By Mary Maidiotis

The St George Illawarra Dragons will face the South Sydney Rabbitohs as part of Heritage Round at the Sydney Cricket Ground on Saturday, in a fixture more special than most.

The clash marks the 50th Anniversary since St George played the Rabbitohs in the 1965 Grand Final at the SCG.

The Dragons defeated the Rabbitohs 12 points to eight, in front of an official record-breaking crowd of 78,056, in addition to thousands of fans who scaled the roofs of the stands of both the SCG and Showgrounds for a chance to watch the memorable match.

The win marked the Dragons tenth consecutive premiership - a world record for major club football - as an entire generation grew up watching the Saints dominate rugby league.

The gate takings on the day were also a record for club League in Australia with £15,385 collected, as thousands of fans were unable to gain admittance.

Despite South Sydney winning both encounters during the regular season 14-4 and 17-8, the superior experience of the Dragons proved too strong and their iron-clad defence ensured the Rabbitohs would not cross the line once.

From the last six grand finals played, the Dragons had their defensive line crossed only once by Western Suburbs centre Gil McDougall in 1963.

The Rabbitohs were first to etch points on the board as fullback Kevin Longbottom slotted a penalty goal from halfway.

However, it was the only time in the match that South Sydney would hold the lead as the Saints responded one minute later with a try courtesy of centre Billy Smith.

“I scored a try, but I remember seeing people everywhere,” said Smith.

“Kids ten rows deep sitting inside the ground on the grass, when I scored I slid into the kids and scattered them everywhere.

“Souths were the up and coming young side, they’d beaten us throughout the season, but we won the game that mattered.”

Less than ten minutes later, the Dragons extended their lead through a penalty goal landed by fullback Graeme Langlands.

The Rabbitohs reduced the gap with another penalty goal a minute out from half-time, leaving the Saints leading 5-4 at the break.

It took just two minutes for the Dragons to score again as they were awarded a penalty 20 metres out, granting Langlands an easy goal.

The Rabbitohs’ efforts continued and were rewarded with another penalty goal which Longbottom slotted from halfway again but this was short-lived as Langlands responded four minutes later with a goal of his own.

The Dragons extended the gap to five points as winger Johnny King scored in the corner, making it his ninth try in a grand final, scoring in each of the six grand finals he had played in.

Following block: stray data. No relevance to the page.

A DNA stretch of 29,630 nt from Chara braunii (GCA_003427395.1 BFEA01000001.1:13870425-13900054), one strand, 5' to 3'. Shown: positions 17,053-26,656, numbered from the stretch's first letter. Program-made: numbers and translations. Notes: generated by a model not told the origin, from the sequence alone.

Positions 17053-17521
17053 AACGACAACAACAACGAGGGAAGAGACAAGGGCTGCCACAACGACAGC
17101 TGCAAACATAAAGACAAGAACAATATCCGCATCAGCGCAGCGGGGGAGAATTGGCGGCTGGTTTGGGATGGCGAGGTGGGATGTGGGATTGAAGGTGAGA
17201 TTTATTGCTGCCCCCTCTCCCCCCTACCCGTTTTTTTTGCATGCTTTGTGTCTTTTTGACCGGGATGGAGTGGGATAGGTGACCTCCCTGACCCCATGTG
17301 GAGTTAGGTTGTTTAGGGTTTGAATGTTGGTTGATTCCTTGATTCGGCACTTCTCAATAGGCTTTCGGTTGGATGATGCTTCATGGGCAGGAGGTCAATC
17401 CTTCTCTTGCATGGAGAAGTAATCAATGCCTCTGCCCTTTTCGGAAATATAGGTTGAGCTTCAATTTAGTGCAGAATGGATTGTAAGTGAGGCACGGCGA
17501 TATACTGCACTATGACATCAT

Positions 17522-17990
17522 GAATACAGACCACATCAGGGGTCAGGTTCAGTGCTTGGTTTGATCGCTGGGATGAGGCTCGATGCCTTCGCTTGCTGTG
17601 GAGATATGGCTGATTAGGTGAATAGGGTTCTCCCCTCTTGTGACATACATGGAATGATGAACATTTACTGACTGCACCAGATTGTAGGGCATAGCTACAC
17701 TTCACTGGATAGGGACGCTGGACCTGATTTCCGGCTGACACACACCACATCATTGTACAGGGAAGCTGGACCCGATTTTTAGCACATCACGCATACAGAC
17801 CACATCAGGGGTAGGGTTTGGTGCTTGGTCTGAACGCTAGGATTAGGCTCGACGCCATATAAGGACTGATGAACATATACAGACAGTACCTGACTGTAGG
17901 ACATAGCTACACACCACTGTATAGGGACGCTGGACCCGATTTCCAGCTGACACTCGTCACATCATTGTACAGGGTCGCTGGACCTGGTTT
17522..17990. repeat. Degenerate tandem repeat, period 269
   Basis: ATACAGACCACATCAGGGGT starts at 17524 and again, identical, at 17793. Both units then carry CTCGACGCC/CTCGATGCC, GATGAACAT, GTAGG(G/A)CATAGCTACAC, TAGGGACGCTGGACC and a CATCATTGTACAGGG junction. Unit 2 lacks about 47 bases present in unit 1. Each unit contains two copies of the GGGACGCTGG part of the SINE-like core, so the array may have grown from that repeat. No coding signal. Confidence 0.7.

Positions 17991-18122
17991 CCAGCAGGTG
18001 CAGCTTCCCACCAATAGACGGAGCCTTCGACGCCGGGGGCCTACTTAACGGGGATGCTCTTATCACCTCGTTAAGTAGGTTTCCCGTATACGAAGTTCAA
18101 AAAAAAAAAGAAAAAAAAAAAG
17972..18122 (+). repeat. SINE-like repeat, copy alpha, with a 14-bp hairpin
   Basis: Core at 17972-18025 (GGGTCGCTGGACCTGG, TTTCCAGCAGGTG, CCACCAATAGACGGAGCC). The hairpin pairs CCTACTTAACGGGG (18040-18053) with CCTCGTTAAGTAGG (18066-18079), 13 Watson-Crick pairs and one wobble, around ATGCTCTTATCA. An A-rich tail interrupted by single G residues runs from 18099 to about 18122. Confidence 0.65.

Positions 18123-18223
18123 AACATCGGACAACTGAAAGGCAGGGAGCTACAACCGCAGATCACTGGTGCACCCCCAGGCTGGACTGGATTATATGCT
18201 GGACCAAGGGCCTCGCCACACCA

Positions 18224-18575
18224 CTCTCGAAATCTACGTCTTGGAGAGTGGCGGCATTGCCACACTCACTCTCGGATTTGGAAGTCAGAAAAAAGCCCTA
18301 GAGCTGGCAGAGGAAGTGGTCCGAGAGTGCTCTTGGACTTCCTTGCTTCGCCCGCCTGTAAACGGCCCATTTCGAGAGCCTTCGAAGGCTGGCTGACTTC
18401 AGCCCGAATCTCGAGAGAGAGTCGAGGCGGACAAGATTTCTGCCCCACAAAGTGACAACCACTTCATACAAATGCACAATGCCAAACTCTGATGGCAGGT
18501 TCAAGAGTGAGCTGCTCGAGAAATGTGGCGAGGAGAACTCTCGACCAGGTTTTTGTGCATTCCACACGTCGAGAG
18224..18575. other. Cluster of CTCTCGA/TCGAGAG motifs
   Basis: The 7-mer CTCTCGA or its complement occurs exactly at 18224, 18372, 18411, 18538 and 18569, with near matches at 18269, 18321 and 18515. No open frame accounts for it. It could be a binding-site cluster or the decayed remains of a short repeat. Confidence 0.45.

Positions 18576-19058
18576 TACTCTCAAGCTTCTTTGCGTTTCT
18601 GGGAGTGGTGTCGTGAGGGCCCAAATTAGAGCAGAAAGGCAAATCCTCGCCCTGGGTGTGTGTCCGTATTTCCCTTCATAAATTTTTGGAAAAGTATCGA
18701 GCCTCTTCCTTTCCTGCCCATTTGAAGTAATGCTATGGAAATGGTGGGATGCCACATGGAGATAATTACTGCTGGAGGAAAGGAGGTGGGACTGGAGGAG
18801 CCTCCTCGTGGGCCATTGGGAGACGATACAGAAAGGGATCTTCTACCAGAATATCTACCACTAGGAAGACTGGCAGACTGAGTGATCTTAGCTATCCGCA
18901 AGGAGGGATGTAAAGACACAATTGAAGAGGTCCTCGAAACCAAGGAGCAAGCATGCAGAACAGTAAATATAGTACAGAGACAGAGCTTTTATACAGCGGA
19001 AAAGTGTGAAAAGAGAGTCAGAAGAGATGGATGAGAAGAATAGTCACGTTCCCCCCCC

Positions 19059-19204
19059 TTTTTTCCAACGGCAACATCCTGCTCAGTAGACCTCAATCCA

“I scored a try, I had a habit of doing that in Grand Finals,” said King.

“When we ran out I couldn’t believe the support and noise of the crowd, it was truly unbelievable, the number of people.

“I looked at the clock stairwell and it was full of people, then I saw them sitting on the roofs of the grandstands and the Showground grandstands as well, unbelievable.”

Rabbitohs winger Eric Simms landed a goal to reduce the gap to four and keep his side in contention with ten minutes remaining but the Dragons held onto the ball to take out the premiership.

Dragons hooker Ian Walsh won twice as many scrums as opposition hooker Fred Anderson and was most dominant when the Souths were desperate for possession, denying them any chance of a try.

The game has been described as a ‘battle of forwards’ in which Saints prop Kevin Ryan was named man of the match.

St George captain-coach Norm Provan, who featured in all ten premierships and was the only player to do so, announced his retirement to the crowd over the speakers at full-time.

“Like all Grand Finals the atmosphere at the SCG was awesome, the biggest crowd ever,” said Langlands.

“I remember Souths Kevin Longbottom kicking a 55 metre goal to open the scoring, a super kick.

“It was also Norm Provan’s last match, ten successive Grand Final wins, an unbelievable achievement.

“The team played really tough and we got away with the money.”

However, the word ‘tough’ is an understatement when describing the players in this game.

Dragons lock and legend Johnny Raper finished the game with a severely swollen right thumb and it was later revealed that he had been carrying a broken thumb for the last six weeks.

He had been playing with dozens of painkilling injections for over a month and had one before the game but it started to wear off midway through the second-half and had to have his thumb plastered immediately after the full-time siren.

“The tackles were pounding, with every man on the paddock throwing his full weight into the bone-crunching stoppers,” wrote Raper the following day.

Opposition lock Ron Coote also played the game with a severely bruised back and teammate Ivan Jones played the last fifteen minutes of the game with a limp arm, after losing use of his arm when he tore a ligament in his neck and shoulder.

It was an unforgettable game that has guaranteed Saturday night’s fixture to be special, granted the rich history of both clubs and their memorable past encounters.